5 out of 5 stars
Cut to the Chase:
As others have pointed out, this is not Rowling’s first book for adults (she’s written seven others previously, and their titles all begin with Harry Potter and the), but it IS the first book she’s written that requires multiple trigger warnings (see spoilers below). This is definitely not the Potterverse, but fans of Rowlings will find her humor, her large cast of different, believable characters, and her deftly interwoven storylines have carried through. The book begins with the sudden death of Barry Fairbrother, who holds a seat on the Pagford Parish Council, and follows the inhabitants of the small town of Pagford through the aftermath of his passing, which has created the titular casual vacancy on the council. While this sounds rather dull compared to wizards fighting epic battles, the magic here is in Rowling’s ability to bring characters to life and have them interact with each other in fascinating and believable ways. She has answered the question of whether she can write non-Potter books with a resounding “Yes!”
Though the book revolves around Barry Fairbrother and his vacated council seat, he is the one character we know almost nothing of directly, though we see him through the eyes of almost every other character in the book. He is therefore the least real character, as he is elevated to almost mythic status (as people often are following their passing). He was a key player in a dispute regarding “the Fields,” a low income housing project and whether it rightly belongs to Pagford or neighboring rival Yarvil, so the fate of his council seat is quite important.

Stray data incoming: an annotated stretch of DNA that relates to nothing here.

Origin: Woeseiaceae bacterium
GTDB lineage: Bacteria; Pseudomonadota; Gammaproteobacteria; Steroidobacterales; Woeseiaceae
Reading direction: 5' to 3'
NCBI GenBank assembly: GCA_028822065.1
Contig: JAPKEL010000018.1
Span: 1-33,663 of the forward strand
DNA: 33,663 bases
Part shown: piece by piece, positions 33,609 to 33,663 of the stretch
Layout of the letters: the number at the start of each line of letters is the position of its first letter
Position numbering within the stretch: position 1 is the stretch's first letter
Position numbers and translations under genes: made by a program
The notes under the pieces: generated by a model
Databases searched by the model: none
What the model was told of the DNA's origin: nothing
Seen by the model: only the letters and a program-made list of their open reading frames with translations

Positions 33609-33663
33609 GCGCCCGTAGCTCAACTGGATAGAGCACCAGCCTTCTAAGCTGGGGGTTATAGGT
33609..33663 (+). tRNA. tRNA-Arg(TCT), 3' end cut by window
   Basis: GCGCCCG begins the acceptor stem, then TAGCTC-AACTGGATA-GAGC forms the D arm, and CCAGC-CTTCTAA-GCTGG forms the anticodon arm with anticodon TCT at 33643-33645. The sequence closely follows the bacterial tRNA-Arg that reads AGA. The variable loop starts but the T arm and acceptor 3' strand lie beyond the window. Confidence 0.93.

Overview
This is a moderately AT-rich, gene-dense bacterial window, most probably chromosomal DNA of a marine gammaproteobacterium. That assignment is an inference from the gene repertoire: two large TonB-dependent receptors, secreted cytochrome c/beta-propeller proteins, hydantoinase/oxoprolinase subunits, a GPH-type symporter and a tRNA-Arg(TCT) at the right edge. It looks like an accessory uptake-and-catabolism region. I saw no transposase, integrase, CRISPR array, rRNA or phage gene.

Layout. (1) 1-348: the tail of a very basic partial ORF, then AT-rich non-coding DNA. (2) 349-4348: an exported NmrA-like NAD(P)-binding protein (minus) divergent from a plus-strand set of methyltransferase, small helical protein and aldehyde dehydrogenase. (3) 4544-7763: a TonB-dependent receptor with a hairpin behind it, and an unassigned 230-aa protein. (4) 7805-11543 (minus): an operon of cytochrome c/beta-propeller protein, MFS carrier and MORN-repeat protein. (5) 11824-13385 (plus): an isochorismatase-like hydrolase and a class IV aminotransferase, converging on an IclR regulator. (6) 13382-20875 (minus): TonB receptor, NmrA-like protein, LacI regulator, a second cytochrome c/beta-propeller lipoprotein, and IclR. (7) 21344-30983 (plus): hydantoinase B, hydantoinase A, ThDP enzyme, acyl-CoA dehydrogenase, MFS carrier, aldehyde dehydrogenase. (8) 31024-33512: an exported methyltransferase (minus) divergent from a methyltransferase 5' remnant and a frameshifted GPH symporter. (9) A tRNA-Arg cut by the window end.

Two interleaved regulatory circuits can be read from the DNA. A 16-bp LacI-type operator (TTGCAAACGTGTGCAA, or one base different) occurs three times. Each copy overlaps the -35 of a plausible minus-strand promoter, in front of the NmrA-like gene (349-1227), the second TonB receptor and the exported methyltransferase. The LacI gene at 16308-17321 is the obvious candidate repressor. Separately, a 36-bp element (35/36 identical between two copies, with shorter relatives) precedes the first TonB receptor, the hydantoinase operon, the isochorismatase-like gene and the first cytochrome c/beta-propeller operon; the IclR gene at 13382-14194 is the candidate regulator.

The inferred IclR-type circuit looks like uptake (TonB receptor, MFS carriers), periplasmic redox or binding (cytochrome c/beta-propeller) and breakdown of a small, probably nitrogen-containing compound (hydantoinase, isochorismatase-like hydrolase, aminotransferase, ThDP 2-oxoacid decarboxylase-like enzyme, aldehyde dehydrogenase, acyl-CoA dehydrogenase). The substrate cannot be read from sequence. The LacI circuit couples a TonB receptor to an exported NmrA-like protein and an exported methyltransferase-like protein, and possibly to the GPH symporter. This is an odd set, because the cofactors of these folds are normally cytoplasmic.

The book has a large cast of characters, and in the opening chapter or two it’s a bit hard to keep them all straight, but they quickly become real, distinct people, with their own relationships and agendas, and it all falls together quite nicely. We meet everyone from the new social worker to the town doctor, as well as the other council members, and see them all causing ripples in each other’s lives in a beautifully executed way. The stars, as with any Rowling book, are the teenagers; Rowling understands and writes teens in a way few other authors manage. This is definitely not a young adult book, however. More detail follows in the spoilers and trigger warnings, but this book has a gritty realism nowhere to be seen in the Potter books. People are unhappy with themselves, their lives, and their spouses. They are intentionally cruel and passive-aggressive, not universally so, but often. But there are moments of hope and redemption as well.
The overall plot builds slowly, but it is deftly handled and builds to a slow train wreck of a climax that you want to look away from but just can’t. Small details come back and fit together in unpredictable ways that just feel right, and you find yourself really, really caring about this small town and its political intrigues. Rowling also portrays poverty in a way that reminds you that she’s lived it; it’s almost heartbreakingly real at times.
In the way of trigger warnings, this book contains scenes involving self-harm (cutting), drug and alcohol use (heroin, marijuana), addiction, child abuse and neglect (and not in a cupboard-under-the-stairs kind of way), spousal abuse, severe bullying, teen sex, rape of a teenager by an adult, and suicide. This ain’t Hogwarts.
Comparisons to Other Books:
As unfair as it seems to compare any book to Harry Potter, it seems equally unfair to compare Rowling with anyone else. This book lacked the fantasy and imagination of the Potter books, but was able to display Rowling’s take on reality, which is equally intriguing.